Wednesday, 27 March 2013 09:13
By Lee Williams
Most employers consider punctual arrival at the worksite to be a basic requirement of their employees. Employees may beg to differ. Generally, however, on-time arrivals for work are considered an “essential function” of employment under the law. In a recent case, the U. S. Court of Appeals for the Second Circuit has decided that such is not always the case.
On-time arrival as an “essential function”
The Americans with Disabilities Act (the ADA) prevents employers from allowing employees to suffer adverse employment actions (i.e. demotions,, unequal pay, termination, etc.) based solely on a disability if an employee is able to perform the essential functions of a job. If an employee cannot perform the essential functions of his position, the employee may request a reasonable accommodation from the employer. Employers are then required to make an accommodation as long as the accommodation does not cause an unfair hardship on the employer.
Balancing company policy and employee disability
In this case, a schizophrenic employee for New York City (the “City”) brought an action against the City under the ADA. The City had a flexible arrival time policy, which allowed employees to get to the office anywhere between 9:00 a.m. and 10:00 a.m. The policy also stated an employee was not considered late unless they arrive after 10:15 a.m., due to excessive elevator wait times. An employee who ended up being tardy for work could have the tardiness approved or disapproved by their supervisor. If the tardiness was approved, the employee could apply any additional hour worked, referred to as “banked time,” to cover the time missed and still receive full pay for a 35 hour work week.
The employee’s schizophrenia required regular medication, which made the employee drowsy and sluggish in the mornings. Although the employee woke each morning between 7:00 a.m. and 7:30 a.m., he often arrived late to work due to his drowsiness. For approximately 10 years, the employee’s tardy arrivals were either explicitly or implicitly approved by his supervisor. In 2008, upper management directed the employee’s supervisor to refuse to approve any more of the employee’s late arrivals. Thereafter, the employee began to receive discipline for his late arrivals, so he made repeated verbal requests for a later start-time.
By March 2010, the employee’s continued tardiness resulted in charges being brought against the employee based on his inability to comply with the City’s policy. At a hearing on the charges, a City representative recommended the employee’s termination. The employee argued the medical effects of his schizophrenia were a mitigating disability, which should be accommodated by the City. Following the hearing, the employee formally requested an accommodation to arrive at work between 10:00 a.m. and 11:00 a.m. The employee stated he would work through his one-hour lunch break and even stay past the usual 6:00 p.m. departure time in order to reach 35 hours per week. The City denied the employee’s request because there was no supervisor in the office after 6:00 p.m.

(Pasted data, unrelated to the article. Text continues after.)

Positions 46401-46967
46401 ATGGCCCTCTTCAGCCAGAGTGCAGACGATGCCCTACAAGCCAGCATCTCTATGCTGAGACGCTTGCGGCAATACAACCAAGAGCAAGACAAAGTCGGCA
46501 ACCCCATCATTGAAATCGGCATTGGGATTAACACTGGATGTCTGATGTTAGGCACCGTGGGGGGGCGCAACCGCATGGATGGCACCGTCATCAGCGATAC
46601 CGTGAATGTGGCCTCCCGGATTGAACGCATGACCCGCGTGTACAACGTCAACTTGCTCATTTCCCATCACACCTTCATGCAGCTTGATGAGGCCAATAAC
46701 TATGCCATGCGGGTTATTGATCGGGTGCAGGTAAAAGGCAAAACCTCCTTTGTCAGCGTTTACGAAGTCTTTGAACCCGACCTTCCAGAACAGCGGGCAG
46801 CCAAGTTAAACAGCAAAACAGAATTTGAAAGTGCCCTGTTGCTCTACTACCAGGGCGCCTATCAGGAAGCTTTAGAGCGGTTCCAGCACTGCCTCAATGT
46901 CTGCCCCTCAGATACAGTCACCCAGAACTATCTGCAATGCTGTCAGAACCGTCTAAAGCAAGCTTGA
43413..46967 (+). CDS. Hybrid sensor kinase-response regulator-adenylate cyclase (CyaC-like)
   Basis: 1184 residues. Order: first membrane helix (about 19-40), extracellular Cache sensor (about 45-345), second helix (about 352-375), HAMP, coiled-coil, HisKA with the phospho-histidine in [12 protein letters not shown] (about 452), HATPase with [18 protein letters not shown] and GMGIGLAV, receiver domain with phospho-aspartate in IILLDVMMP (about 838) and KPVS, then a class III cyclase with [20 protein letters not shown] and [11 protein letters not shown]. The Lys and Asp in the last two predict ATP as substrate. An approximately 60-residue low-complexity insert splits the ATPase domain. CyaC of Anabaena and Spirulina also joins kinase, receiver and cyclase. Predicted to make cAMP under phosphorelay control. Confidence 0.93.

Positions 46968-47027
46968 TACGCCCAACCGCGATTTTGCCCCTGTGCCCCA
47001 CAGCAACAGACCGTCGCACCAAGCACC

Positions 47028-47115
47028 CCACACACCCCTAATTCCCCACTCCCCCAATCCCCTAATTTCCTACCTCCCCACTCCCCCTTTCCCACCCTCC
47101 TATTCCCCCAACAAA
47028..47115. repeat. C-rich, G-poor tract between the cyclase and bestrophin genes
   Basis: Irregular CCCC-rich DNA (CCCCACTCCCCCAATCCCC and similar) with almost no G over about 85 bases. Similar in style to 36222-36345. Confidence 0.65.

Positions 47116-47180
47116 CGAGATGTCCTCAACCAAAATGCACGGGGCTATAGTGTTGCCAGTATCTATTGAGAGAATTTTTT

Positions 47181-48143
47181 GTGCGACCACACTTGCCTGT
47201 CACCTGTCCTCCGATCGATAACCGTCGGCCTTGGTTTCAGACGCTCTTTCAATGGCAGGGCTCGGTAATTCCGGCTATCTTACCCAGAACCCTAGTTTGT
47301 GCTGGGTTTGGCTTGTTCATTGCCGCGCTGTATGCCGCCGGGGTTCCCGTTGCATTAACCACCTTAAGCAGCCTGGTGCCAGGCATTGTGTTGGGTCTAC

Challenging the denial
The employee challenged the City’s accommodation denial under state and federal disability laws in federal district court. He alleged he often worked past 7:00 p.m. and that the office did not actually close until 10:00 p.m. The district court, giving considerable deference to the City’s determination that on-time arrival constitutes an “essential function of plaintiff’s job,” ruled in the City’s favor and dismissed the employee’s claims. The employee then sought review from the Second Circuit.
On review, the Second Circuit recognized timely arrival is normally an essential function of employment; however, it is not an essential function for all employment. Here, the employee’s tardiness was allowed for approximately 10 years prior to his supervisor’s change in policy towards the employee. The City’s flexible arrival policy also added weight to the Second Circuit’s determination that prompt arrival was not an essential function for the employee. The Second Circuit found the employee could meet his weekly 35 hours of work if permitted to arrive late, work through lunch, and work past 6:00 p.m. to accumulate “banked time.” The Court stated it would not be an undue hardship for the City to allow the employee to work past 6:00 p.m. unsupervised based on his existing work history where he routinely worked past 7:00 p.m.
Employers should keep in mind that providing excessive flexibility to their employees can have negative results. Allowing employees to bend workplace rules over an extended period of time shows workplace rules are weakly enforced, or worse, disregarded by supervisors and management. If an employer wishes to portray to the courts that prompt arrival is an essential function of employment, it should treat on-time arrival as such.
Read the case here.